DNAJC19

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DnaJ (Hsp40) homolog, subfamily C, member 19
Identifiers
Symbols DNAJC19 ; PAM18; TIM14; TIMM14
External IDs OMIM608977 HomoloGene87176 GeneCards: DNAJC19 Gene
RNA expression pattern
PBB GE DNAJC19 gnf1h09108 at tn.png
More reference expression data
Orthologs
Species Human Mouse
Entrez 131118 67713
Ensembl ENSG00000205981 ENSMUSG00000027679
UniProt Q96DA6 Q9CQV7
RefSeq (mRNA) NM_001190233 NM_001026211
RefSeq (protein) NP_001177162 NP_001021382
Location (UCSC) Chr 3:
180.7 – 180.71 Mb
Chr 3:
34.06 – 34.08 Mb
PubMed search [1] [2]

Mitochondrial import inner membrane translocase subunit TIM14 is an enzyme that in humans is encoded by the DNAJC19 gene.[1][2] TIM14 belongs to the DnaJ family, which has been involved in Hsp40/Hsp70 chaperone systems.[3][4] As a mitochondrial chaperone, TIM14 functions as part of the TIM23 complex import motor to facilitate the import of nuclear-encoded proteins into the mitochondria.[3] TIM14 also complexes with prohibitin complexes to regulate mitochondrial morphogenesis, and has been implicated in dilated cardiomyopathy with ataxia.[5]

Function[edit]

TIM14 is required for the ATP-dependent import of mitochondrial pre-proteins into the mitochondrial matrix.The J-domain of TIM14 stimulates mtHsp70 ATPase activity to power this transport.[3]

Additionally, TIM14 helps regulate mitochondrial morphology by complexing with prohibitins to perform disphosphoglycerolipid cardiolipin (CL) remodeling. CL is a key phospholipid in mitochondrial membranes that modulates the fusion and fission of mitochondrial membranes, as well as mitophagy and apoptosis.[5]

Clinical significance[edit]

Defects in DNAJC19 have been observed primarily in cases of dilated cardiomyopathy with ataxia (DCMA), though it has also been associated with growth failure, microcytic anemia, and male genital anomalies. DNAJC19 was first implicated in DCMA in a study on the consanguineous Hutterite population, which has since been confirmed in other European populations.[4][6] In the clinic, DNAJC19 mutations can be detected by screening for elevated levels of 3-methylglutaconic acid, mitochondrial distress, dilated cardiomyopathy, prolongation of the QT interval in the electrocardiogram, and cerebellar ataxia.[6][7]

Interactions[edit]

TIM14 interacts with:

References[edit]

  1. ^ Strausberg RL, Feingold EA, Grouse LH, Derge JG, Klausner RD, Collins FS et al. (Dec 2002). "Generation and initial analysis of more than 15,000 full-length human and mouse cDNA sequences". Proceedings of the National Academy of Sciences of the United States of America 99 (26): 16899–903. doi:10.1073/pnas.242603899. PMC 139241. PMID 12477932.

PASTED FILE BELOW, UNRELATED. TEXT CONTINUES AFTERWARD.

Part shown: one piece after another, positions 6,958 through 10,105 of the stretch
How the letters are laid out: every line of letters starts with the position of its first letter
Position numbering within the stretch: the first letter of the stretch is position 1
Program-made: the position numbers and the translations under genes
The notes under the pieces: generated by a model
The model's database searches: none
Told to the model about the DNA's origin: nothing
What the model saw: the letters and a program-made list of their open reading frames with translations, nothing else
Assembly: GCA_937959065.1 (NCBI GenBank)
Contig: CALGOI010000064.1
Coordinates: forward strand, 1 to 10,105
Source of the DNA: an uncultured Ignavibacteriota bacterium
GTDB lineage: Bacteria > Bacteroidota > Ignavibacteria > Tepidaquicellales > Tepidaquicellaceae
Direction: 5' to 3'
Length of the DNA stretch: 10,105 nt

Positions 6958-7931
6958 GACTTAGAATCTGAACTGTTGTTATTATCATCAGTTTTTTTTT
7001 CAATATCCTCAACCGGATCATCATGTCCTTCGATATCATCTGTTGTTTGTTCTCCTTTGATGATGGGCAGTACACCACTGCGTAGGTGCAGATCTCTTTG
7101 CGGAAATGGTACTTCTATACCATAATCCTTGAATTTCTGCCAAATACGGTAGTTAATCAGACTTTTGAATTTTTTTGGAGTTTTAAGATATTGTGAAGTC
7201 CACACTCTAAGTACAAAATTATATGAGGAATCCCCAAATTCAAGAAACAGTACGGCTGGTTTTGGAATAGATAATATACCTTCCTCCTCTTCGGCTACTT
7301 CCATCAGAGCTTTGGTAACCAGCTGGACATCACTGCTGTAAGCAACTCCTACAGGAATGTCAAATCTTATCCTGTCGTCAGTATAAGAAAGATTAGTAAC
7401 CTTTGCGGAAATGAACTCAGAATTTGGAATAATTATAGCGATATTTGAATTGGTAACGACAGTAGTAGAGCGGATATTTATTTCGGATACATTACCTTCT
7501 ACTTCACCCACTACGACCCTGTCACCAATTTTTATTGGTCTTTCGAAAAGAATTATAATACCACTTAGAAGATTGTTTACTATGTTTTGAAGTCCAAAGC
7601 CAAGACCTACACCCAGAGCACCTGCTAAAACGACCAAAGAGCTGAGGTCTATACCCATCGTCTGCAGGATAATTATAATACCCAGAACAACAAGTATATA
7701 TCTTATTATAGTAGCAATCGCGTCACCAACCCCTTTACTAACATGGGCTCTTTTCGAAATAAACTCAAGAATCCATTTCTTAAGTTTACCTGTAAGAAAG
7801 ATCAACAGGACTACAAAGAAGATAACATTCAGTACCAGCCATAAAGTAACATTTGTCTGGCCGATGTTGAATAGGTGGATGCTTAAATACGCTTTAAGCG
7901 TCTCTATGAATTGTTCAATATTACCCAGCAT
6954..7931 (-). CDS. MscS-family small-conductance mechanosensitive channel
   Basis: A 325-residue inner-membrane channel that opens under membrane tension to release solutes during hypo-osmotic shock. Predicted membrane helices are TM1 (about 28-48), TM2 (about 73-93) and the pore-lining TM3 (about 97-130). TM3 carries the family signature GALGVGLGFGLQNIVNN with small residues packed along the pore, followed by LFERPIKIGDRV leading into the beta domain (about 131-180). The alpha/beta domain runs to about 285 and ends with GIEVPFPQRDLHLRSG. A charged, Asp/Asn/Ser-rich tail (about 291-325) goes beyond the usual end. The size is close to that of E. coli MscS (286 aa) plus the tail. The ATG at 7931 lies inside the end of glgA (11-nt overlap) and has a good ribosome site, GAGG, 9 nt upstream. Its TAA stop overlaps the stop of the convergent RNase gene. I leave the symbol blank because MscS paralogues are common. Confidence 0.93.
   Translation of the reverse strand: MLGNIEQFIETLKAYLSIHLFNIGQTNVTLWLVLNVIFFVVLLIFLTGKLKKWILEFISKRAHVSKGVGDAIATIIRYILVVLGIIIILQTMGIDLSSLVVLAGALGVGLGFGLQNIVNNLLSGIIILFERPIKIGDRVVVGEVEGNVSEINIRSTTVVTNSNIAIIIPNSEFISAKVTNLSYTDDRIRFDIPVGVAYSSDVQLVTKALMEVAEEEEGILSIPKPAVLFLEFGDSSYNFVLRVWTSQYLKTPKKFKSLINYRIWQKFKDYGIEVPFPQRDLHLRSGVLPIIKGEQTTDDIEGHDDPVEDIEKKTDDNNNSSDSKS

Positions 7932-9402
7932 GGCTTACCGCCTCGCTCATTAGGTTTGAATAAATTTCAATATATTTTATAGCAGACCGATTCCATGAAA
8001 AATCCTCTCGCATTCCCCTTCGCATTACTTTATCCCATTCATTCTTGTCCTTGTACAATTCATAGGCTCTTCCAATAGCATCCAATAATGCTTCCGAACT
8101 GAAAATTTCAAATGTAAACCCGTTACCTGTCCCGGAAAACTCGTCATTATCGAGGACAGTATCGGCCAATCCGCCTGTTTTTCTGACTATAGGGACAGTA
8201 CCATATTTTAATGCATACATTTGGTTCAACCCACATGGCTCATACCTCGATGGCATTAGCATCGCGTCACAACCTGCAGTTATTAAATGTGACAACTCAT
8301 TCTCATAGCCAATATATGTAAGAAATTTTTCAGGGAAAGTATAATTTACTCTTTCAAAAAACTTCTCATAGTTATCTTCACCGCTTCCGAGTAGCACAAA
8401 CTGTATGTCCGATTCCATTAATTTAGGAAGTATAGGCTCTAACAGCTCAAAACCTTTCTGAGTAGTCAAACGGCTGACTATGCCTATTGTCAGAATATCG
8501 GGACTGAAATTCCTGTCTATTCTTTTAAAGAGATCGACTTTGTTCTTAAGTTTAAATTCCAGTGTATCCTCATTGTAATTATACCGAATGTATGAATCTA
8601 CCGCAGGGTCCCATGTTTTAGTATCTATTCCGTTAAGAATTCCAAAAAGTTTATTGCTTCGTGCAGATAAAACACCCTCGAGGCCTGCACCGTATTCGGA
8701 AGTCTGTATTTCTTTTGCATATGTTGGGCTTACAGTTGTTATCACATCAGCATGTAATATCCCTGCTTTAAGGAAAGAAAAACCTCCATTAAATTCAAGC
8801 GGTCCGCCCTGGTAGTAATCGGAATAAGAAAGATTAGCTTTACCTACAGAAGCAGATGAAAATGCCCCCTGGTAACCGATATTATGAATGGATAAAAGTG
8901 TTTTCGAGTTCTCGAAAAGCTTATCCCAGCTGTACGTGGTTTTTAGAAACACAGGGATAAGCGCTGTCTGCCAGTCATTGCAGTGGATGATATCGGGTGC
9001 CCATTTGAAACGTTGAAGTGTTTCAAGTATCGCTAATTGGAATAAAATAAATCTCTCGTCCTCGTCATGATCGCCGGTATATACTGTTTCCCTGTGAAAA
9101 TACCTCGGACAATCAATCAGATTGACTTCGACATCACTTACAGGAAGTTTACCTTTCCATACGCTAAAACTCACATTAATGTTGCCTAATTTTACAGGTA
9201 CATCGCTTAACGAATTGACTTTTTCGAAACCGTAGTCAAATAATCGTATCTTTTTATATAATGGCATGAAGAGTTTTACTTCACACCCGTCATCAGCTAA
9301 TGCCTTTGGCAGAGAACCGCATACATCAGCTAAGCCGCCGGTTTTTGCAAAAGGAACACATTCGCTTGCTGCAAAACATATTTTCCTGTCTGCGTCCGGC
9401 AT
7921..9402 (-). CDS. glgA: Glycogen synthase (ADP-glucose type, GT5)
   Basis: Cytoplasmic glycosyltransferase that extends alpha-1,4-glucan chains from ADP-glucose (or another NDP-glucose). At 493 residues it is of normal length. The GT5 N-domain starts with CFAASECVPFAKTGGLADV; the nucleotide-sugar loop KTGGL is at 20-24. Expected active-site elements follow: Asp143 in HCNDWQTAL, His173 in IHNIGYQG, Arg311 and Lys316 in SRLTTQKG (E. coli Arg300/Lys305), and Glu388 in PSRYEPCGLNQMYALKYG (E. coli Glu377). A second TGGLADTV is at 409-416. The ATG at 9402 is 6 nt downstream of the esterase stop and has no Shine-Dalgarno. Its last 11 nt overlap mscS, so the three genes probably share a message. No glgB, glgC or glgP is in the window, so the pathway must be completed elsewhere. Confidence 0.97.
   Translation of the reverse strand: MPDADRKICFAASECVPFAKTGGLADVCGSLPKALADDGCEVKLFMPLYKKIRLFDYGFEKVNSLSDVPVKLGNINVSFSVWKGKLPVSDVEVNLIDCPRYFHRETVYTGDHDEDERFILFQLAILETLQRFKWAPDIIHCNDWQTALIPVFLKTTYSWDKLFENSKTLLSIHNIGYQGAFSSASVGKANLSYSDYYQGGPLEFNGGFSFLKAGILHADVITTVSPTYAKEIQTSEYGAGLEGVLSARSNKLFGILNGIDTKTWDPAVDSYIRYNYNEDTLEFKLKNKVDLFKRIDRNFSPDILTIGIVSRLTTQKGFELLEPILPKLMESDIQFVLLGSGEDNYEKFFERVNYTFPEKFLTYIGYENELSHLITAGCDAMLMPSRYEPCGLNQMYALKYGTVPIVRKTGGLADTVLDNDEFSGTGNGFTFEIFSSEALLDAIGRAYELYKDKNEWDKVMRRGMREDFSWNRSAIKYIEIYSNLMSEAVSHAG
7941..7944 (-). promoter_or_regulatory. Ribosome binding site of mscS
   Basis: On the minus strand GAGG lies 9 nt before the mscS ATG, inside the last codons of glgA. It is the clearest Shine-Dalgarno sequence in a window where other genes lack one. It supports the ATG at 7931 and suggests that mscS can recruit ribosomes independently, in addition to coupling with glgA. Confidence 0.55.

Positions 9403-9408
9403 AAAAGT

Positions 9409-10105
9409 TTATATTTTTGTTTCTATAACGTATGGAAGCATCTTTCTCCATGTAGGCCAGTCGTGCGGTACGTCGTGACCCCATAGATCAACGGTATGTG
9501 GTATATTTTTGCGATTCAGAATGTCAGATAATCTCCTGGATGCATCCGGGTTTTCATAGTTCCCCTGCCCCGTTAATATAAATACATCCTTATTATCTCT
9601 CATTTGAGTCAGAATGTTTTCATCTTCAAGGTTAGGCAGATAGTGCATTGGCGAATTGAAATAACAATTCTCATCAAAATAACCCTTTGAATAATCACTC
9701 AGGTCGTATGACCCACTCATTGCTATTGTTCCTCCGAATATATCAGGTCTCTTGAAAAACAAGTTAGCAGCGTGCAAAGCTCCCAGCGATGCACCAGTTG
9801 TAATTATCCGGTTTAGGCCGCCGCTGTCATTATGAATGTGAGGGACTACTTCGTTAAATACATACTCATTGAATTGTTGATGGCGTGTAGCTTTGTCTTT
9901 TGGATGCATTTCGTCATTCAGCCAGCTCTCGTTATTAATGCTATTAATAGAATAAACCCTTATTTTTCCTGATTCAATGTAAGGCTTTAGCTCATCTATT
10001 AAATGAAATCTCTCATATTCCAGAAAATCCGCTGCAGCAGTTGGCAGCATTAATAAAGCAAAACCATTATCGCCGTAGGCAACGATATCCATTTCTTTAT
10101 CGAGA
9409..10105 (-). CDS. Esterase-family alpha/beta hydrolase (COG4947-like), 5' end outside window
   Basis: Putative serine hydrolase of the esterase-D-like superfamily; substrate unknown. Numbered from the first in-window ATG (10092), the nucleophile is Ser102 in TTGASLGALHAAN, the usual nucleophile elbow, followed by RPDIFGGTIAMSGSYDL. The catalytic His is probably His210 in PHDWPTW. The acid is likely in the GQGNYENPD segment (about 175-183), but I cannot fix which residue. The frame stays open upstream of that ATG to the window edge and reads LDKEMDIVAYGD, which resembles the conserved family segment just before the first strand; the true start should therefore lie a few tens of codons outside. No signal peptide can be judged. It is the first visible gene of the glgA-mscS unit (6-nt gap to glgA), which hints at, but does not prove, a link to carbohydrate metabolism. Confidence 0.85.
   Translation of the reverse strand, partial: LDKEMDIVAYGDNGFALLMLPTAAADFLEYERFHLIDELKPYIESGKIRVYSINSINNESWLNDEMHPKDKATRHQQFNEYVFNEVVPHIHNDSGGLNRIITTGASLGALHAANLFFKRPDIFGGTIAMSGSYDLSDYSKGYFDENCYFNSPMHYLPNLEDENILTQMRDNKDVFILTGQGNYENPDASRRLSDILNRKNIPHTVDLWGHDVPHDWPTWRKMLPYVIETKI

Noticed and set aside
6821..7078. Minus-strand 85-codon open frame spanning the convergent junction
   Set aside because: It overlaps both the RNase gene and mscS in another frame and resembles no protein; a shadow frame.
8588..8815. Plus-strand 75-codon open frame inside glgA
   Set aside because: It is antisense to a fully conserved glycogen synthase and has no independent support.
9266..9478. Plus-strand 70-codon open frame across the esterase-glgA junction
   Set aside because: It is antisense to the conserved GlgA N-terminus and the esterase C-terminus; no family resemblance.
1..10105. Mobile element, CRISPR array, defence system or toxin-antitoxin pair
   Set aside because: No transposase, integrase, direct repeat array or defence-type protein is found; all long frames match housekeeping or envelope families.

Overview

2. ^ "Entrez Gene: DNAJC19 DnaJ (Hsp40) homolog, subfamily C, member 19". 
  3. ^ a b c d e Mokranjac D, Sichting M, Neupert W, Hell K (Oct 2003). "Tim14, a novel key component of the import motor of the TIM23 protein translocase of mitochondria". The EMBO Journal 22 (19). doi:10.1093/emboj/cdg485. PMID 14517234. 
  4. ^ a b Davey KM, Parboosingh JS, McLeod DR, Chan A, Casey R, Ferreira P et al. (May 2006). "Mutation of DNAJC19, a human homologue of yeast inner mitochondrial membrane co-chaperones, causes DCMA syndrome, a novel autosomal recessive Barth syndrome-like condition". Journal of Medical Genetics 43 (5). doi:10.1136/jmg.2005.036657. PMID 16055927. 
  5. ^ a b c Richter-Dennerlein R, Korwitz A, Haag M, Tatsuta T, Dargazanli S, Baker M et al. (Jul 2014). "DNAJC19, a mitochondrial cochaperone associated with cardiomyopathy, forms a complex with prohibitins to regulate cardiolipin remodeling". Cell Metabolism 20 (1). doi:10.1016/j.cmet.2014.04.016. PMID 24856930. 
  6. ^ a b Ojala T, Polinati P, Manninen T, Hiippala A, Rajantie J, Karikoski R et al. (Oct 2012). "New mutation of mitochondrial DNAJC19 causing dilated and noncompaction cardiomyopathy, anemia, ataxia, and male genital anomalies". Pediatric Research 72 (4). doi:10.1038/pr.2012.92. PMID 22797137. 
  7. ^ Koutras C, Braun JE (Jul 2014). "J protein mutations and resulting proteostasis collapse". Frontiers in Cellular Neuroscience 8. doi:10.3389/fncel.2014.00191. PMID 25071450. 
  8. ^ Mokranjac D, Bourenkov G, Hell K, Neupert W, Groll M (Oct 2006). "Structure and function of Tim14 and Tim16, the J and J-like components of the mitochondrial protein import motor". The EMBO Journal 25 (19). doi:10.1038/sj.emboj.7601334. PMID 16977310. 

Further reading[edit]